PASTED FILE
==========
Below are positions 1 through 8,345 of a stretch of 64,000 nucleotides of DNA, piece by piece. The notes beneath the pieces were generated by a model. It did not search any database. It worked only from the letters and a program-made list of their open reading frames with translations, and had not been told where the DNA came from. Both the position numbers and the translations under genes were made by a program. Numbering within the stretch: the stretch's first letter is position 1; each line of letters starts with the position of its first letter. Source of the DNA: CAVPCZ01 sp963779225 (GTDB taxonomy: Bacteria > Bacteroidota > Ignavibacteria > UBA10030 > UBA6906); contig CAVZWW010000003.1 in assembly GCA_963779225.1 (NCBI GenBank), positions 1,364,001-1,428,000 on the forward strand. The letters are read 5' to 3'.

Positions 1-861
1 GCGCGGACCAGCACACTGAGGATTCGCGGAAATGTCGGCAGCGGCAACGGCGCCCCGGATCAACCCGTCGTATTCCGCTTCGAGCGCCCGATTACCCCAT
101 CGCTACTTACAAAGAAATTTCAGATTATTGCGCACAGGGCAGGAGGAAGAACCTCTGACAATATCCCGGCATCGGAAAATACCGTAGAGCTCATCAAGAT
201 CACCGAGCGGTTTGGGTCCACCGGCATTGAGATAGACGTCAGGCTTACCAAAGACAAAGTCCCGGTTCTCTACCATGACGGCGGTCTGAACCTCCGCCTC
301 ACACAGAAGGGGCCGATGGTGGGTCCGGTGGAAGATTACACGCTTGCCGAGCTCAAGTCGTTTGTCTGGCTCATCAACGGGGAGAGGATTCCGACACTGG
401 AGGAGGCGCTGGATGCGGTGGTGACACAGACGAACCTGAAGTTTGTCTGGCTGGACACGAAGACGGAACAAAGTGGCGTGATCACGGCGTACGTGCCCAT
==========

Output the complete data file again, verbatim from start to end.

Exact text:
Below are positions 1 through 8,345 of a stretch of 64,000 nucleotides of DNA, piece by piece. The notes beneath the pieces were generated by a model. It did not search any database. It worked only from the letters and a program-made list of their open reading frames with translations, and had not been told where the DNA came from. Both the position numbers and the translations under genes were made by a program. Numbering within the stretch: the stretch's first letter is position 1; each line of letters starts with the position of its first letter. Source of the DNA: CAVPCZ01 sp963779225 (GTDB taxonomy: Bacteria > Bacteroidota > Ignavibacteria > UBA10030 > UBA6906); contig CAVZWW010000003.1 in assembly GCA_963779225.1 (NCBI GenBank), positions 1,364,001-1,428,000 on the forward strand. The letters are read 5' to 3'.

Positions 1-861
1 GCGCGGACCAGCACACTGAGGATTCGCGGAAATGTCGGCAGCGGCAACGGCGCCCCGGATCAACCCGTCGTATTCCGCTTCGAGCGCCCGATTACCCCAT
101 CGCTACTTACAAAGAAATTTCAGATTATTGCGCACAGGGCAGGAGGAAGAACCTCTGACAATATCCCGGCATCGGAAAATACCGTAGAGCTCATCAAGAT
201 CACCGAGCGGTTTGGGTCCACCGGCATTGAGATAGACGTCAGGCTTACCAAAGACAAAGTCCCGGTTCTCTACCATGACGGCGGTCTGAACCTCCGCCTC
301 ACACAGAAGGGGCCGATGGTGGGTCCGGTGGAAGATTACACGCTTGCCGAGCTCAAGTCGTTTGTCTGGCTCATCAACGGGGAGAGGATTCCGACACTGG
401 AGGAGGCGCTGGATGCGGTGGTGACACAGACGAACCTGAAGTTTGTCTGGCTGGACACGAAGACGGAACAAAGTGGCGTGATCACGGCGTACGTGCCCAT